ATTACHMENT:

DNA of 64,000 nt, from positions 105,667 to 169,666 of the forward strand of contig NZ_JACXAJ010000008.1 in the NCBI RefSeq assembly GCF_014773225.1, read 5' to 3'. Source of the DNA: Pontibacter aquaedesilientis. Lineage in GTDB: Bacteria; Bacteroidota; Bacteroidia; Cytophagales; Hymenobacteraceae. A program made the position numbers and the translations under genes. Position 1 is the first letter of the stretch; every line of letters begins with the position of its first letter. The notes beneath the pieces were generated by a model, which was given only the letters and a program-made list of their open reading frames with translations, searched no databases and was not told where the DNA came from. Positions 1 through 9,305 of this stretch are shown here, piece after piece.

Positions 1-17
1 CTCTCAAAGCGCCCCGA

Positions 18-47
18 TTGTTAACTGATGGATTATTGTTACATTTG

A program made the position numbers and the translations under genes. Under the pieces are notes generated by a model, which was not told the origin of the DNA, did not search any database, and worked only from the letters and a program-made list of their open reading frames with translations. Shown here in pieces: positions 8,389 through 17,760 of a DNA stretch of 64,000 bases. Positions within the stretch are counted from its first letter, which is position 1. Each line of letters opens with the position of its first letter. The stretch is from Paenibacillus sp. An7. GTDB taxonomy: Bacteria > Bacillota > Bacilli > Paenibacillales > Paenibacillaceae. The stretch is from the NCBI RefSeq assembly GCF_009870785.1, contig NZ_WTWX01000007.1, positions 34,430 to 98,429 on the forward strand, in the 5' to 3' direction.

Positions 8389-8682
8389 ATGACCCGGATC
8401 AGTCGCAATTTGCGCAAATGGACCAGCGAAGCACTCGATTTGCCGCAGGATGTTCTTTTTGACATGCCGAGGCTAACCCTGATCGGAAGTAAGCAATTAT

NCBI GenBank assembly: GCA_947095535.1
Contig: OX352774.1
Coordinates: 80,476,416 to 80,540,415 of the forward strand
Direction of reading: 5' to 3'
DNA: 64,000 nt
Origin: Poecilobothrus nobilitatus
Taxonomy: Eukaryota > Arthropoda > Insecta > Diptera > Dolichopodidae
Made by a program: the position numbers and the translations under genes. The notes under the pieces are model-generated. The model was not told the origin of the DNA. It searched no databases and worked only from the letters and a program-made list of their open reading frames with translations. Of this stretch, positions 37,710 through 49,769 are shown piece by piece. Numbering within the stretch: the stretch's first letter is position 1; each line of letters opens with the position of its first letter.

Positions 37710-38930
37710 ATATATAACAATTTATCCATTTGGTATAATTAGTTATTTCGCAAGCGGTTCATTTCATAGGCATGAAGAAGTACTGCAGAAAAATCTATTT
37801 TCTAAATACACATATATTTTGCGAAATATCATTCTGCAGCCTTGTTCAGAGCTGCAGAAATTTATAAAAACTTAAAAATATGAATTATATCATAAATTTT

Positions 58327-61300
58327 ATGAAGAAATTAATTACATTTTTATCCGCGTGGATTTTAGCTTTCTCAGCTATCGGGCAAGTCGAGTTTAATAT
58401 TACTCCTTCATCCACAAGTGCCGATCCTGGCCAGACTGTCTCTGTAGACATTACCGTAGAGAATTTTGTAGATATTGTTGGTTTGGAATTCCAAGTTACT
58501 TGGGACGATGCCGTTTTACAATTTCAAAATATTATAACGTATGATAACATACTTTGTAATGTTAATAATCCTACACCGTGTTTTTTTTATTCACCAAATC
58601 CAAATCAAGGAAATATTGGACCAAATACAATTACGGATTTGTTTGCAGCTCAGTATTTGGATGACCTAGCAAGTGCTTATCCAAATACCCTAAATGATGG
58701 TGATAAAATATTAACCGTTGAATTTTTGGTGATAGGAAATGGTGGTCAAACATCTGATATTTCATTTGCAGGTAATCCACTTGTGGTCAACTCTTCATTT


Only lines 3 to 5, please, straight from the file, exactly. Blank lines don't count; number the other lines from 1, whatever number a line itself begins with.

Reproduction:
1 CTCTCAAAGCGCCCCGA

Positions 18-47
18 TTGTTAACTGATGGATTATTGTTACATTTG